WASHINGTON, D.C. – By legalizing industrial hemp as part of the Agriculture Improvement Act of 2018 on Thursday, Congress and the president gave the cannabis industry a long-awaited first step on the path toward federal legalization. According to the act, “The term ‘hemp’ means the plant Cannabis sativa L. and any part of that plant, including the seeds thereof and all derivatives, extracts, cannabinoids, isomers, acids, salts, and salts of isomers, whether growing or not, with a delta-9 tetrahydrocannabinol concentration of not more than 0.3 percent on a dry weight basis.”
While the law is a step in the right direction, it may be a bit too early for producers, sellers, and users of CBD products to celebrate.
For one thing, the law does not entirely unshackle hemp producers. States, American Indian tribes, and U.S. territories must present plans for regulation and enforcement to the U.S. Department of Agriculture, which will promulgate its own set of rules, before widespread cultivation may begin. The plans must include record-keeping, THC-level testing in both plants and products, procedures for disposal of confiscated plants and products, and annual inspections of producers.
So, essentially, industrial hemp will be subject to the same sorts of procedures most cannabis-legal states already mandate for the medical and recreational cannabis industry. It’s also worth noting the law does not prevent states from outlawing hemp production within their borders.
Second, while the law removed CBD from the federal Controlled Substances Act, it did not legalize CBD-infused products. Those fall under the auspices of the federal Food, Drug, and Cosmetic Act. The FD&C Act gives authority for regulating food, pharmaceuticals, dietary supplements, over-the-counter medications, and cosmetics to the U.S. Food and Drug Administration.
According to the Agriculture Improvement Act, also known as the Farm Bill, “Nothing in this subtitle shall affect or modify the Federal Food, Drug, and Cosmetic Act, section 351 of the Public Health Service Act, the authority of the Commissioner of Food and Drugs, and the Secretary of Health and Human Services under the Federal Food, Drug, and Cosmetic Act or section 351 of the Public Health Service Act to promulgate federal regulations and guidelines that relate to the production of hemp…”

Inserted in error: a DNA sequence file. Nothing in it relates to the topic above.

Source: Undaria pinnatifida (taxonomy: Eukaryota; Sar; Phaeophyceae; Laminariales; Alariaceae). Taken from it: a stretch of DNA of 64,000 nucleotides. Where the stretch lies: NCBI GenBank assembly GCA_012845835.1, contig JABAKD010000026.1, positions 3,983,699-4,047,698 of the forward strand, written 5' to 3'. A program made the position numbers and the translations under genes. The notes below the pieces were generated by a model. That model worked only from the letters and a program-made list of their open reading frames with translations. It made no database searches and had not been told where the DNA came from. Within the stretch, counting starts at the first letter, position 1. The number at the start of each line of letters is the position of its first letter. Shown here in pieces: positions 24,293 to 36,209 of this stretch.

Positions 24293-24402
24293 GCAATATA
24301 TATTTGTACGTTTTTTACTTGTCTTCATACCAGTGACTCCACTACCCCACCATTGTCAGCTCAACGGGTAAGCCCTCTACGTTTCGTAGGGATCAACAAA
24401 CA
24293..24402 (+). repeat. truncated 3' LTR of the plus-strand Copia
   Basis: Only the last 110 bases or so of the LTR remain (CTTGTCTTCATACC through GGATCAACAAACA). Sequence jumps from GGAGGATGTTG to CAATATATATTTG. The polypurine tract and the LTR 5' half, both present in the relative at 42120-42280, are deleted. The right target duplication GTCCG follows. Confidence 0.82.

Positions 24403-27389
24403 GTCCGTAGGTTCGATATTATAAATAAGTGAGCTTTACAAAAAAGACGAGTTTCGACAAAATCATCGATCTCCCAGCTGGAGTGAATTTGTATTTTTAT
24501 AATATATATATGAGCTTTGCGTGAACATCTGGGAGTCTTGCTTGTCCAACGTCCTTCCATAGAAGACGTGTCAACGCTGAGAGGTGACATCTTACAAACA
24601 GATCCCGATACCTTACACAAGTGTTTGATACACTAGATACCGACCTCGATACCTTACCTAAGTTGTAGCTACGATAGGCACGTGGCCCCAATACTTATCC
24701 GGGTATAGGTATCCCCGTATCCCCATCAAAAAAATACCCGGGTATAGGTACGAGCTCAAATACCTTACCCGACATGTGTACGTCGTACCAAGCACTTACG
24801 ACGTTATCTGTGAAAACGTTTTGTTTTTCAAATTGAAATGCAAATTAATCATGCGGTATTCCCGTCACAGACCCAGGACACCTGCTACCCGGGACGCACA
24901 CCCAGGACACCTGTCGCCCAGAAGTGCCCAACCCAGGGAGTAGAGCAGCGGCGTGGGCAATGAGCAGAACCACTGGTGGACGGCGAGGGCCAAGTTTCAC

(Section 351 of the Public Health Service Act regulates biological products applicable to the treatment, prevention, or cure of diseases and conditions in human beings.)
On Thursday, FDA Commissioner Scott Gottlieb reminded manufacturers and consumers his agency prohibits the incorporation of CBD into foods, beverages, and dietary supplements for humans or animals.
“It’s unlawful under the FD&C Act to introduce food containing added CBD or THC into interstate commerce or to market CBD or THC products as, or in, dietary supplements, regardless of whether the substances are hemp-derived,” he said.
He also said his agency is particularly concerned about health and wellness claims used to market some CBD products.
“Cannabis and cannabis-derived products claiming in their marketing and promotional materials that they’re intended for use in the diagnosis, cure, mitigation, treatment, or prevention of diseases are considered new drugs or new animal drugs and must go through the FDA drug approval process for human or animal use before they are marketed in the U.S.,” he said. “We’ll take enforcement action needed to protect public health against companies illegally selling cannabis and cannabis-derived products that can put consumers at risk and are being marketed in violation of the FDA’s authorities.”